How Juventus are planning for the post-Giorgio Chiellini era

Emmet Gates
  • Emmet Gates
  • Updated: May 19, 2021, 16:43 CEST
  • 3 min read
How Juventus are planning for the post-Giorgio Chiellini era

On the eve of Juventus‘ trip to Lazio, familiar news filtered through. Club captain Giorgio Chiellini has pulled out of the squad with another muscular injury.

Chiellini has been one of the most consistently brilliant defenders over the last 15 years. However, the 36-year-old’s body is becoming increasingly fragile, to such an extent that the rugged centre-back has, since August 2019, missed more than 50 games for the Serie A club. He has been out for 230 days due to injuries in the last 14 months.

Last season Chiellini registered only four appearances in Serie A, the lowest tally of his career. He also failed to play a single Champions League game.

The great warrior cannot go on forever, and the club have at least implemented a plan over the last several transfer windows to groom natural successors to the Chiellini and Leonardo Bonucci axis, which has been the foundation of the side’s decade-long dominance of the Italian game.

In the summer of 2018, the club brought back the highly rated youngster Mattia Caldara from Atalanta. Juve had signed Caldara from La Dea the previous year, but had decided to leave him in Bergamo to gain more Serie A experience. However, Caldara’s time in Turin didn’t last long, as he was exchanged that same summer to bring Chiellini’s partner-in-crime, Bonucci, back to the club after his disastrous season at Milan.

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  • The following summer is when the club really made efforts to rejuvenate their ageing backline. Matthijs de Ligt was bought for a fee estimated to be in the region of £70m from Ajax, whilst Turkish defender Merih Demiral was also signed from Sassuolo after a single promising season for £15m.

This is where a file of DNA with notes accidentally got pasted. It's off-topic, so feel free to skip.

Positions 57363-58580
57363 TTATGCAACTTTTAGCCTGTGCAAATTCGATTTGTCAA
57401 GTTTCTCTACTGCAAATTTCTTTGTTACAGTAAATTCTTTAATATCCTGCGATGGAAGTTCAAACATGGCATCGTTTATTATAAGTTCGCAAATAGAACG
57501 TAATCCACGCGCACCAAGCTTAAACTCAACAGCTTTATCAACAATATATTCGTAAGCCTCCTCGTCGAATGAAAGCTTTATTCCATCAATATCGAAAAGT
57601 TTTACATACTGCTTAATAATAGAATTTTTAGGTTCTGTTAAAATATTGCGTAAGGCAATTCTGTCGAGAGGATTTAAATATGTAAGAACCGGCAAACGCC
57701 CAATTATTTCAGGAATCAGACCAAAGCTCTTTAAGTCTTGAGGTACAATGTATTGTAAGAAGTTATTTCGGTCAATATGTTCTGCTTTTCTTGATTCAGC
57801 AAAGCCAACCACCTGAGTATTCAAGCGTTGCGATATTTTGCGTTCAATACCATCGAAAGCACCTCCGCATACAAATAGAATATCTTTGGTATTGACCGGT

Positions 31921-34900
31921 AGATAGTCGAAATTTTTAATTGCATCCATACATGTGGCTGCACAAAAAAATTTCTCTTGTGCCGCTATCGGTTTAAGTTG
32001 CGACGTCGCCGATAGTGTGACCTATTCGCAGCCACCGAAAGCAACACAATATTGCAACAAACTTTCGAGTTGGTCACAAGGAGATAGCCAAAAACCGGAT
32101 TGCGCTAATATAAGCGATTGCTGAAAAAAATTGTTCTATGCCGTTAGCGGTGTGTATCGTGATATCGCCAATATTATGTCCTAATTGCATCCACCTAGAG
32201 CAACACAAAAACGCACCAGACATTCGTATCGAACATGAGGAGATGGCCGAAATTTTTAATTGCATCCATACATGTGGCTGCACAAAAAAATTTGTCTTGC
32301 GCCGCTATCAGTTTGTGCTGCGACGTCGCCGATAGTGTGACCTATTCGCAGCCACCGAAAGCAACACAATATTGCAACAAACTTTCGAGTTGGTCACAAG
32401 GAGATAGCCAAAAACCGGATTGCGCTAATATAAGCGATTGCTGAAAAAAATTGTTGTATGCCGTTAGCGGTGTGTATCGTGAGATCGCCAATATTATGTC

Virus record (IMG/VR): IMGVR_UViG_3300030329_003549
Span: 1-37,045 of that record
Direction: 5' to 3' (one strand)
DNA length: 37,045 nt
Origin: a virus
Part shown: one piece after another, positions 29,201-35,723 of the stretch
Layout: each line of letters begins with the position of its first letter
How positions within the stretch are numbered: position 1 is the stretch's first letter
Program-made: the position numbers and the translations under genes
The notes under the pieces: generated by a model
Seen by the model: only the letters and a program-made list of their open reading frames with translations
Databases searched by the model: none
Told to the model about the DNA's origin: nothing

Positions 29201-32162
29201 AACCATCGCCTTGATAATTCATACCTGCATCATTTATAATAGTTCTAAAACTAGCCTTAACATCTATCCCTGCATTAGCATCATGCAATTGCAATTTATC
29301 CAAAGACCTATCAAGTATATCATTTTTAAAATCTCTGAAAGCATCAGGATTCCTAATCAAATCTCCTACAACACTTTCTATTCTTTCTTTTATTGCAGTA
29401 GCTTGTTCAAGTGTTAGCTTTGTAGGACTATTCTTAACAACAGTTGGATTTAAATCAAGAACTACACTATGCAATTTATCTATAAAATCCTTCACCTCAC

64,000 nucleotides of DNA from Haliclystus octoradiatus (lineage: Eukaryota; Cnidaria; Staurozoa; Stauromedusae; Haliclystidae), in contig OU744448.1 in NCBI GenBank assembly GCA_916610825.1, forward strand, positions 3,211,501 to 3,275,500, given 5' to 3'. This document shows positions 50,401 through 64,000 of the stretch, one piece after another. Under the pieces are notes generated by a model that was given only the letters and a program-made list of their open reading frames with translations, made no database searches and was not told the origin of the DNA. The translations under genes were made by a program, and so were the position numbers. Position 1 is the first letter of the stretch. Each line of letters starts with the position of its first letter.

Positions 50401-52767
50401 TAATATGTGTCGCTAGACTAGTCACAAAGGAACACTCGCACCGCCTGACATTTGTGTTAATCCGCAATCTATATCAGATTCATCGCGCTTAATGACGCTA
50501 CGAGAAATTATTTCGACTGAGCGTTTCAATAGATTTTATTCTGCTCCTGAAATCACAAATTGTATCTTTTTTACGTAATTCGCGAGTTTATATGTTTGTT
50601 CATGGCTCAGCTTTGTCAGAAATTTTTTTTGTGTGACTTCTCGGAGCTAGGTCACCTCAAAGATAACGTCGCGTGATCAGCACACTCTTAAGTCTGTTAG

Cristian Romero was another defensive purchase, signed for £23m plus £3m in bonuses from Genoa. However, the Argentine defender was immediately sent back to Genoa on loan for the 2019-20 season, and last summer was then diverted to Atalanta on a two-season long loan.

    The idea was for De Ligt to learn from Chiellini and Bonucci, and be gently phased in to life in Serie A. However, Chiellini’s injury problems meant that De Ligt was thrust into the action quicker than anticipated, playing alongside Bonucci at the heart of the Juve rearguard.

    Demiral, meanwhile, has had to be more patient, but is receiving more playing time this season under new coach Andrea Pirlo, as the legendary midfielder utilises a 3-4-1-2 system.

    With De Ligt and Demiral, and perhaps the returning Romero in 2022, Juve will have the defensive pairings ready to catapult them into the next decade.

    They’ve quite a legacy to live up to.